Hereford, England—Two SAS instructors face court-martial over the death of three trainees.

The deaths occurred during the summer selection course in 2013.

On that day, Cpl James Dunsby, L. Cpl Craig Roberts, and Trooper Edward Maher died of heat exhaustion during a 16-mile march, in the Brecon Beacons, Wales.

It was the hottest day of the year.

The three Army reservists were trying out for the SAS reserve units, 21 and 23 SAS.

The SAS hold biannual selections, one in summer and another during the winter.

Due to the secrecy that veils Britain’s Special Operation Forces, the two SAS instructors have only been named as Captain 1A, the risk assessment officer of the course, and Warrant Officer 1B.

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They face charges of negligence.  If found guilty, they could face up to two years behind bars and a dishonourable discharge from the Army.

Initially, prosecutors from the Service Prosecuting Authority (SPA) hadn’t charged anyone for the deaths based on limited evidence.  But the deceased soldier’s families insisted on a review.

Yet they still believe that the two SAS troopers are used as scapegoats.  “It’s simply wrong for the MoD [Ministry of Defence] to hide behind the officers in charge to escape prosecution,” said the Lawyer of Cpl Dunsby’s family.

They believe that accountability lies higher within the chain of command.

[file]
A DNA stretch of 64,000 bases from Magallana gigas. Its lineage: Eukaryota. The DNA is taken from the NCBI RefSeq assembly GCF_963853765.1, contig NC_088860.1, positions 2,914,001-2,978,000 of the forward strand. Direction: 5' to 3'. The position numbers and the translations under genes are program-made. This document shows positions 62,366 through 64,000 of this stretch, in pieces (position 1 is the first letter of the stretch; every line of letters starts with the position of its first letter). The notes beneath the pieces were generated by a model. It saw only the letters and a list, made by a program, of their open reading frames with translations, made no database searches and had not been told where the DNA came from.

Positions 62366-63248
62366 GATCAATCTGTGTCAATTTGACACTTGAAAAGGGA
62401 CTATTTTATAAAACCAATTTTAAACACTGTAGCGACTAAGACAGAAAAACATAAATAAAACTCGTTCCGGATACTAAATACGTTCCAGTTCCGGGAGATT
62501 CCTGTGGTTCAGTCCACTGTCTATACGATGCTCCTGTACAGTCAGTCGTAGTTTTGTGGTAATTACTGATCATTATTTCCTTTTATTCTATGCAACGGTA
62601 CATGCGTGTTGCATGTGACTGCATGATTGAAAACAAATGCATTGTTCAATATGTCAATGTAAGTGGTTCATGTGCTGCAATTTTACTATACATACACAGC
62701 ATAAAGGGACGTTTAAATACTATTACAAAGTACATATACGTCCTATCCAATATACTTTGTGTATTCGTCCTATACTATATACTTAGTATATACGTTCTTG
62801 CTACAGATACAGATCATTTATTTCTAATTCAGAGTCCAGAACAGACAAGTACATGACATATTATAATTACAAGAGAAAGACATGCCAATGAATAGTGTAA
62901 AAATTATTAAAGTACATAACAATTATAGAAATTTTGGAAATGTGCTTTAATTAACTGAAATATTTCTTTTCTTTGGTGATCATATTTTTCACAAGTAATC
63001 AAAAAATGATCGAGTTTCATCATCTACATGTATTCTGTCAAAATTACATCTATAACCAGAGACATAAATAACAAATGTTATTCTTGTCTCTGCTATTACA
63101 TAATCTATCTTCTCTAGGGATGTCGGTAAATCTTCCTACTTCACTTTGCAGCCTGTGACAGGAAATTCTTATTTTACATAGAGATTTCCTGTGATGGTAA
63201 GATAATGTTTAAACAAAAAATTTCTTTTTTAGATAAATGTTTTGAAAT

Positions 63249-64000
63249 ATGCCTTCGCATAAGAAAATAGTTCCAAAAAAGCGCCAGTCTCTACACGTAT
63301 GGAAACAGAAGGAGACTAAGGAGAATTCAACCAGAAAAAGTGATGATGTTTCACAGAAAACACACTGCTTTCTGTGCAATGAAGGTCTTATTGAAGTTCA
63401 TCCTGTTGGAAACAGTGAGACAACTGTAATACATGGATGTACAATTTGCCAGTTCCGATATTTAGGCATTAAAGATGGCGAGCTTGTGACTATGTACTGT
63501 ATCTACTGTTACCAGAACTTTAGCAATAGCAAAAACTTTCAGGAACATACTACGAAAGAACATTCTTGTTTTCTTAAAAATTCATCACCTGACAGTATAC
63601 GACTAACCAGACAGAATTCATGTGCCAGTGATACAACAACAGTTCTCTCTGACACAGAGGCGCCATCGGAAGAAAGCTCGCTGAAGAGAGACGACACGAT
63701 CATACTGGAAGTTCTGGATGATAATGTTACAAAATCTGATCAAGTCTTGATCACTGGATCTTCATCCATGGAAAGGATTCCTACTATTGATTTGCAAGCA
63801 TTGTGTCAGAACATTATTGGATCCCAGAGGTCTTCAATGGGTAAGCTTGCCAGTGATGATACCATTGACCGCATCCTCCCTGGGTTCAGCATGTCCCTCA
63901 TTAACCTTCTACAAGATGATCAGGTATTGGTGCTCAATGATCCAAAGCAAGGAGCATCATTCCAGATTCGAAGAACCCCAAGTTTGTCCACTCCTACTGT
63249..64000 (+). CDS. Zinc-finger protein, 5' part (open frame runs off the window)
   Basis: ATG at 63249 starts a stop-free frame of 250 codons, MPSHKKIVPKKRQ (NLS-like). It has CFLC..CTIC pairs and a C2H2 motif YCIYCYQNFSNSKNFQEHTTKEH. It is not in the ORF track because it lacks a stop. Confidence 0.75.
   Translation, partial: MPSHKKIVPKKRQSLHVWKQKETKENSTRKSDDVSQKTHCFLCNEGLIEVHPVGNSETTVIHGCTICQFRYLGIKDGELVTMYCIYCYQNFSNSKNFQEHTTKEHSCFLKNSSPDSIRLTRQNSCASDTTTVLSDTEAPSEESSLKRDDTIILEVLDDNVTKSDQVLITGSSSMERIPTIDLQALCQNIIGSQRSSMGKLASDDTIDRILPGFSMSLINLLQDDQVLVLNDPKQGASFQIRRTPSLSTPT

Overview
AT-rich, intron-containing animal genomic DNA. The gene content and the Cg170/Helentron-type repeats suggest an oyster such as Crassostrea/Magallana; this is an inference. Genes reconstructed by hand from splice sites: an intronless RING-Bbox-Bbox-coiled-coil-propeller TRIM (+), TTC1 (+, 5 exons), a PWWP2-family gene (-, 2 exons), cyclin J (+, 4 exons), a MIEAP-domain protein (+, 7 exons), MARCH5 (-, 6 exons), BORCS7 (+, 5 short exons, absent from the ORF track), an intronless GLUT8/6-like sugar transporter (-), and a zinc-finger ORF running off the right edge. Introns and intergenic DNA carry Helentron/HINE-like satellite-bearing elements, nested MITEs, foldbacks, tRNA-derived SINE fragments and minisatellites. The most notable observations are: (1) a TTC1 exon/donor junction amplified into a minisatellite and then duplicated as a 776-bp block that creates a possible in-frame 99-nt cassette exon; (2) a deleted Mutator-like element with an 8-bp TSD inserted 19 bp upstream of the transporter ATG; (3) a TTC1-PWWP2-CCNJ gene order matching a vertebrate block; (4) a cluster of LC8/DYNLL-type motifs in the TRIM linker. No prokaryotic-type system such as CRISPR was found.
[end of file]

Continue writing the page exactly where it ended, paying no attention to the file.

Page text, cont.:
“These two men are going to have to face trial when clearly others should be standing in front and not them,” said David Dunsby, father of Cpl Dunsby.

The official investigation into the incident concluded that before and during the march a series of “very serious mistakes” happened.  The Army reservists didn’t have enough water for the day’s rigours.  Moreover, it revealed poor planning of the march and inadequate response once the three men were taken ill.

Cpl Dunsby had reached a temperature of 105 °F before he collapsed.

“He was boiling to touch but going pale.  His body was shutting down,” said Paramedic Damon Jones during the official inquest.

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He died two weeks later in hospital.

A separate MoD safety review of the SAS selection course revealed that the three reservists didn’t have the same levels of physical and navigational training as their regular Army counterparts.

Stay tuned for updates.

 

Featured image of SAS trainees at Brecon Beacons courtesy of Wikipedia